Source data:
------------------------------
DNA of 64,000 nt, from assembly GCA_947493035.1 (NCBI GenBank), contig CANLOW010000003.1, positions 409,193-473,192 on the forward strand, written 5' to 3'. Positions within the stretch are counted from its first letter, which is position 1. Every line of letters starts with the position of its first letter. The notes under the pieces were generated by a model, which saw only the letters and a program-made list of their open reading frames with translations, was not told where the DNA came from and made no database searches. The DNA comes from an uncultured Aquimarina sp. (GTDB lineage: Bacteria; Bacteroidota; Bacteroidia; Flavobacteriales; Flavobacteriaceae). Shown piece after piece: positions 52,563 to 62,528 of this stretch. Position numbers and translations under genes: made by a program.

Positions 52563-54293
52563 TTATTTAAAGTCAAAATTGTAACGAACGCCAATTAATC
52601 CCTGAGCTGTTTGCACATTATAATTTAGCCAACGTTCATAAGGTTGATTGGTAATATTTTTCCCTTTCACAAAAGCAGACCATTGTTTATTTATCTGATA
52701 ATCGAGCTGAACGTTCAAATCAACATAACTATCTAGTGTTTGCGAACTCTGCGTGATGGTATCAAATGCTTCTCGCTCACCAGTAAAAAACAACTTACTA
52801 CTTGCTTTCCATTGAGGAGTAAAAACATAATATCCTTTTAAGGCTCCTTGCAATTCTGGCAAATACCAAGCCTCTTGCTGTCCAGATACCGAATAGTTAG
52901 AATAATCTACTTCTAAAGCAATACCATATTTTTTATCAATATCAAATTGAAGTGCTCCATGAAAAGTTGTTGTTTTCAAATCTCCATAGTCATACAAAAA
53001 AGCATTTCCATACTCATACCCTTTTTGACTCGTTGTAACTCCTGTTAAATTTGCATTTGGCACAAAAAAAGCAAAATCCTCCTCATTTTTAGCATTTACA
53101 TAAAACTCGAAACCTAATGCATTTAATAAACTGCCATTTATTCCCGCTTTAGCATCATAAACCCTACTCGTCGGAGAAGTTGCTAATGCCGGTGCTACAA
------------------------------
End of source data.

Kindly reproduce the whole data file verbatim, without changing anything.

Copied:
DNA of 64,000 nt, from assembly GCA_947493035.1 (NCBI GenBank), contig CANLOW010000003.1, positions 409,193-473,192 on the forward strand, written 5' to 3'. Positions within the stretch are counted from its first letter, which is position 1. Every line of letters starts with the position of its first letter. The notes under the pieces were generated by a model, which saw only the letters and a program-made list of their open reading frames with translations, was not told where the DNA came from and made no database searches. The DNA comes from an uncultured Aquimarina sp. (GTDB lineage: Bacteria; Bacteroidota; Bacteroidia; Flavobacteriales; Flavobacteriaceae). Shown piece after piece: positions 52,563 to 62,528 of this stretch. Position numbers and translations under genes: made by a program.

Positions 52563-54293
52563 TTATTTAAAGTCAAAATTGTAACGAACGCCAATTAATC
52601 CCTGAGCTGTTTGCACATTATAATTTAGCCAACGTTCATAAGGTTGATTGGTAATATTTTTCCCTTTCACAAAAGCAGACCATTGTTTATTTATCTGATA
52701 ATCGAGCTGAACGTTCAAATCAACATAACTATCTAGTGTTTGCGAACTCTGCGTGATGGTATCAAATGCTTCTCGCTCACCAGTAAAAAACAACTTACTA
52801 CTTGCTTTCCATTGAGGAGTAAAAACATAATATCCTTTTAAGGCTCCTTGCAATTCTGGCAAATACCAAGCCTCTTGCTGTCCAGATACCGAATAGTTAG
52901 AATAATCTACTTCTAAAGCAATACCATATTTTTTATCAATATCAAATTGAAGTGCTCCATGAAAAGTTGTTGTTTTCAAATCTCCATAGTCATACAAAAA
53001 AGCATTTCCATACTCATACCCTTTTTGACTCGTTGTAACTCCTGTTAAATTTGCATTTGGCACAAAAAAAGCAAAATCCTCCTCATTTTTAGCATTTACA
53101 TAAAACTCGAAACCTAATGCATTTAATAAACTGCCATTTATTCCCGCTTTAGCATCATAAACCCTACTCGTCGGAGAAGTTGCTAATGCCGGTGCTACAA